Muslim's Character

Al-Ahzab (The Confederates) Sura 33: Verse 35

"For all men and women who have submitted themselves to God, all believing men and believing women, all truly devout men and truly devout women, all men and women who are true to their word, all men and women who are patient in adversity, all men and women who humble themselves before God, all men and women who give in charity, all men and women who fast, all men and women who are mindful of their chastity, and all men and women who always remember God — for them all God has prepared forgiveness of sins and a mighty reward."

Mahmood Cheeroo: a fine intellectual

By Assad Bhuglah

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The first time I met Mahmood Cheeroo was in 1988 when I was the desk officer at the then Ministry of Trade for trade-related projects in the context of the Indian Ocean Commission (IOC). I had to enlist his collaboration on a regional initiative for bulk purchase of rice and petroleum products, for which he had wide experience as a senior officer of the State Trading Corporation. But it was as from 1996 that we started to get to know each other in the context of the negotiations for the SADC Trade Protocol. I was leading the Mauritian delegation in all the meetings of the SADC Trade Negotiating Forum (TNF) and he was representing the Mauritius Chamber of Commerce & Industry. Since then we had developed a very excellent working relation; we met almost every three days in consultative meetings between the International Trade Division which I was heading and the MCCI for which he was the General Secretary. For almost two decades, we together attended almost all the major international regional trade meetings across the world. His last travel together with me was in September 2011 when we attended the bilateral meeting in Ankara between the trade ministers Mauritius and Turkey in the context of the signing of the Free Trade Agreement (FTA). Just prior to his retirement in 2013, he started getting health problem. Nonetheless, we continued to interact at social level, given that both of us became Board members of the Islamic Cultural Centre as from 2015.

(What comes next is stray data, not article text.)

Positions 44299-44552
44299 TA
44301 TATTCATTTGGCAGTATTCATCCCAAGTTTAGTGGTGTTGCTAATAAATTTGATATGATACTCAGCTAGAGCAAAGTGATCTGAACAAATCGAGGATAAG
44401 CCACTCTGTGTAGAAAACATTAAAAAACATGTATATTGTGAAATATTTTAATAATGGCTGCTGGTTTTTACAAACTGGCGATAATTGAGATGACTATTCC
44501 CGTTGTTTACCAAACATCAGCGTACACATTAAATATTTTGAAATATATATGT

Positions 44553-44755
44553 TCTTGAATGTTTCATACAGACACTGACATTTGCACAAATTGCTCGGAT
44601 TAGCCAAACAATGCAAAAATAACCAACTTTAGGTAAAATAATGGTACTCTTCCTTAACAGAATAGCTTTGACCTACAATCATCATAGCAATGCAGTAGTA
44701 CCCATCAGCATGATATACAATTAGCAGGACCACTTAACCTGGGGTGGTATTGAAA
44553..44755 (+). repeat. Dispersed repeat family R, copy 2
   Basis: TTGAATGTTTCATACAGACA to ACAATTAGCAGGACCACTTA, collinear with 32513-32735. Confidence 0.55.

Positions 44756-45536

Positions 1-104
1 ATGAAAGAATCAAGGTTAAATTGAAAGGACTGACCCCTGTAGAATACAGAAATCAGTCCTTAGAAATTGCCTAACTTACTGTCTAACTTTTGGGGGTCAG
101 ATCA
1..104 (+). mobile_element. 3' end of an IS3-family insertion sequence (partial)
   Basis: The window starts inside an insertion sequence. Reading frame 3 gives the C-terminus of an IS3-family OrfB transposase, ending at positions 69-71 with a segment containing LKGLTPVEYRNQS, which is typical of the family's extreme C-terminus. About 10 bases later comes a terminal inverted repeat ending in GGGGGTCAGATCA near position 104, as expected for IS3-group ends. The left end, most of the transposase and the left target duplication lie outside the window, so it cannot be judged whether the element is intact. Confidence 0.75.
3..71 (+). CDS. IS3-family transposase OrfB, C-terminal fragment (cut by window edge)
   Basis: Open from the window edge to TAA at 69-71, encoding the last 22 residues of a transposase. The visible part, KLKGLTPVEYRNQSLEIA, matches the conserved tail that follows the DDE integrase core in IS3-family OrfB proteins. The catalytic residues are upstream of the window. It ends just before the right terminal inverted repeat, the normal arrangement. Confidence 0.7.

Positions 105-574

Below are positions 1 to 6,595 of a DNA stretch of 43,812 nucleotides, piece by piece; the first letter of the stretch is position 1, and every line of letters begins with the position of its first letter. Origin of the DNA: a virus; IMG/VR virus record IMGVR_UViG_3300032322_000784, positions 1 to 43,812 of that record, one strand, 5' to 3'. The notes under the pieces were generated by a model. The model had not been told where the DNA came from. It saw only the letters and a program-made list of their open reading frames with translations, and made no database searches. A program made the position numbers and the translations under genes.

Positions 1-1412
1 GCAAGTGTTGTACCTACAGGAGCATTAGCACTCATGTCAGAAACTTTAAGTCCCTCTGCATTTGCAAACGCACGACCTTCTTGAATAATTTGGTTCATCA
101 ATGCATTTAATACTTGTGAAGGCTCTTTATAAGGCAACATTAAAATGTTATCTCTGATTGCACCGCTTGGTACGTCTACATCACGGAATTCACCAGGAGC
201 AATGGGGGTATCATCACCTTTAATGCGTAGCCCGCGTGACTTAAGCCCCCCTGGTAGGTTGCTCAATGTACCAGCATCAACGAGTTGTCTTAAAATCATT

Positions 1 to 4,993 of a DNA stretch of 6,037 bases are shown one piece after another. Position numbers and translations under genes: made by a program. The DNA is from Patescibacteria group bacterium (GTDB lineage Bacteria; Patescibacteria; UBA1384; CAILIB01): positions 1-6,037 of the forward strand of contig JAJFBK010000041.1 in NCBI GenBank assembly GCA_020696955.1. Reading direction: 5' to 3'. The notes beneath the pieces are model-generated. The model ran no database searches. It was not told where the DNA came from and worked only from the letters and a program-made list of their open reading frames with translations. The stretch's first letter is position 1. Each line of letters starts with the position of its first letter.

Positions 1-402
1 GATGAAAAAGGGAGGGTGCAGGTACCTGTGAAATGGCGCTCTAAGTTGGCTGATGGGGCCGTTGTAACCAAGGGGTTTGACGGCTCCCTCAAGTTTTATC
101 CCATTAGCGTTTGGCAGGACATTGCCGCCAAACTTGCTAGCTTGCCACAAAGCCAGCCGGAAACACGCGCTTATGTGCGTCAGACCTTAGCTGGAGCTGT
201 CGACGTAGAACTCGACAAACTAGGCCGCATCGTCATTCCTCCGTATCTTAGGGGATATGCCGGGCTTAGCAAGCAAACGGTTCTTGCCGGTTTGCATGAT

Quality of Worship

A believer who worships continuously may feel weary at some point. God, out of His mercy, knows that we humans could naturally feel weary, even in worship. Therefore, He diversified the acts of worship so that we can worship God in a variety of ways.

For example, prayer is a fixed act of worship that must be performed five times a day. But God recommended other forms of supererogatory prayers, such as the late-night prayer, the prayer of thankfulness, and prayer in times of need, and so forth. If the believer is weary from (optional) prayers, he may perform the obligatory prayers only, but at the same time, he may involve himself in other forms of worship, such as charity, performing umra, seeking knowledge, being kind to neighbours and relatives, helping people, and so forth. All these are forms of worship that draw one closer to God.

Leniency and Consultation

Al-e-Imran (The House of Imran) - Chapter 3: Verse 159

"It is part of the mercy of Allah that you are gentle with them. Were you severe or harsh-hearted, they would surely have dispersed from around you. So bear with them, and ask for (Allah's) forgiveness for them; and consult them in matters of public concern. Then, when you have taken a decision, put your trust in Allah. Verily, Allah loves those who put their trust (in Allah)."

Lemon in the Oriental Traditions

By Assad Bhuglah

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Lemon is part of the Mauritian folklore. Cyril Ramdoo’s sega “alouda lemonade vanne dan bazar” has immortalized the typical image of a routine activity at the Central Market of Port Louis where about thousands of people come to re-energize themselves with the local beverage. Street-vendors also positioned themselves with lemon-water at strategic locations to help thirsty travellers to beat the tropical heat.  By doing so, they have been unknowingly contributing to mitigate the effects of some serious diseases. The artisanal or home-made lemon-drink is the cheapest beverage that common people can afford to buy. For quite long time it has been a tradition to serve Sherbet flavoured with lemon to guests at home and during important occasions like Iftaar, Eid, Milad and other social events. Today, much of this tradition is replaced by industrially produced beverages. Among the varieties of lemon that are highly prized in Mauritius is the “limon Rodrigue” which is distinguishable by its tiny size and high concentration of juice. The usage of lemon is widespread in Mauritius; but this article will refrain from covering the superstitious practices associated with this fruit.